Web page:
In 1951, the Department of Defense formed DACOWITS (Defense Advisory Committee on Women in the Service) to provide recommendations on matters relating to women in the armed forces. Among other things, DACOWITS helped launch a nationwide recruiting program for all branches in late 1951 to support the war in Korea. However, the campaign was largely met with disappointing results, and efforts were discontinued in 1952. The number of women in the armed forces did increase during the war, peaking in October 1952 with 48,700. However, when the war ended in 1953, many women left the service. By June 1955 their number had decreased to 35,000, and by the early 1960s it had returned to pre-Korean War figures. The social climate in the United States placed most women in non-professional positions, and this trend limited women’s roles in the military throughout the rest of the decade.
Vietnam War Era (view items)
By the early 1960s, women’s roles in the military had been reduced in significant ways. By 1965, there were only 30,600 women in the armed forces. The continuation of the draft and stricter limitations were partly responsible for this decline. Restrictions went beyond those related to combat, and included higher standards in recruitment as well as policies emphasizing femininity. Training classes no longer included bivouac training or weapons familiarization, but instead emphasized physical appearance. By 1965, nearly 70 percent of women were performing clerical and administrative work, while 20 percent were in medical fields.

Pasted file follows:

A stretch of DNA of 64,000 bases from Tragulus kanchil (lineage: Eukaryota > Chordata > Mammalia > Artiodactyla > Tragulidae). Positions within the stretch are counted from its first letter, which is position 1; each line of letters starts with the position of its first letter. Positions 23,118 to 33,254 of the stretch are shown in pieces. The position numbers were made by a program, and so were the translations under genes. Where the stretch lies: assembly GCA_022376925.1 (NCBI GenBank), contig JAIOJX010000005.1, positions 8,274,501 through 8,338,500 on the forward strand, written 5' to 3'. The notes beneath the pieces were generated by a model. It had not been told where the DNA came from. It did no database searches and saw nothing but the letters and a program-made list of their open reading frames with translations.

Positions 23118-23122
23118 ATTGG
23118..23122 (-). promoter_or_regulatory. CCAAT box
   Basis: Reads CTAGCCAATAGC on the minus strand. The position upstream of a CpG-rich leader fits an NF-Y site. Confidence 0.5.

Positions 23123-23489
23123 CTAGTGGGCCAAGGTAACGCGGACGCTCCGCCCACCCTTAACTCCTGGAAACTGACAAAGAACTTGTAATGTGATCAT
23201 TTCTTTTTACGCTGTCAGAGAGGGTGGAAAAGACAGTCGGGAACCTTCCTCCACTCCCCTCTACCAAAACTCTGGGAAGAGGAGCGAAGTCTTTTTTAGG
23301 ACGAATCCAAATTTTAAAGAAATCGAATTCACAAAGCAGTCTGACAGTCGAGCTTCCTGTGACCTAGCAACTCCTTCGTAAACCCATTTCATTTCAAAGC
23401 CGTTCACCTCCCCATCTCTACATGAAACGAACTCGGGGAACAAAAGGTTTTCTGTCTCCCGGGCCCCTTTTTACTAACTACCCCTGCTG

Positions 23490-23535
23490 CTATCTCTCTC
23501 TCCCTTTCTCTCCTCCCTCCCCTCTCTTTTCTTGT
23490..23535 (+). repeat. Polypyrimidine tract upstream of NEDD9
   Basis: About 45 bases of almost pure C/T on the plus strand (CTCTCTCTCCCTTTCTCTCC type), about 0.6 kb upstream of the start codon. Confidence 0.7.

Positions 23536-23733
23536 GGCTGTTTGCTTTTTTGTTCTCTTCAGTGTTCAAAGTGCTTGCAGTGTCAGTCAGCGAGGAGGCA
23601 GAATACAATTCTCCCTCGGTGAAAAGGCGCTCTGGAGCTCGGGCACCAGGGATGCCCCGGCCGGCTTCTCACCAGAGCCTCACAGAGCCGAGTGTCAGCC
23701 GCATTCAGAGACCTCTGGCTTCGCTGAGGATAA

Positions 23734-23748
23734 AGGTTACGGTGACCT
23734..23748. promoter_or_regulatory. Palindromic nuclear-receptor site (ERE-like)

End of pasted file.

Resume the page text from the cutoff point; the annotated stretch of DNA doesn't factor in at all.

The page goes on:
However, the continuing Cold War, the increasing U.S. involvement in Vietnam, and other military crises in the mid-1960s created new opportunities and challenges for women. Worsening conditions in Southeast Asia led Congress to pass a bill in 1967 that removed the 2 percent limitation on the number of women in the military and the restriction on their promotion to higher ranks. Women once again served in numerous positions, including communication, supply, administration, intelligence, aircraft maintenance, and air medical evacuation. For the first time since World War II, women other than nurses served in combat theaters in Vietnam as well as on bases in Japan, Korea, and Thailand. These included Women Marines, Women in the Air Force, Red Cross workers, and members of the Women’s Army Corps; most of the women in the navy remained in the United States. By the time U.S. forces withdrew from Vietnam in 1975, approximately 7,000 women had been stationed in country, the majority of them army, navy, and air force nurses.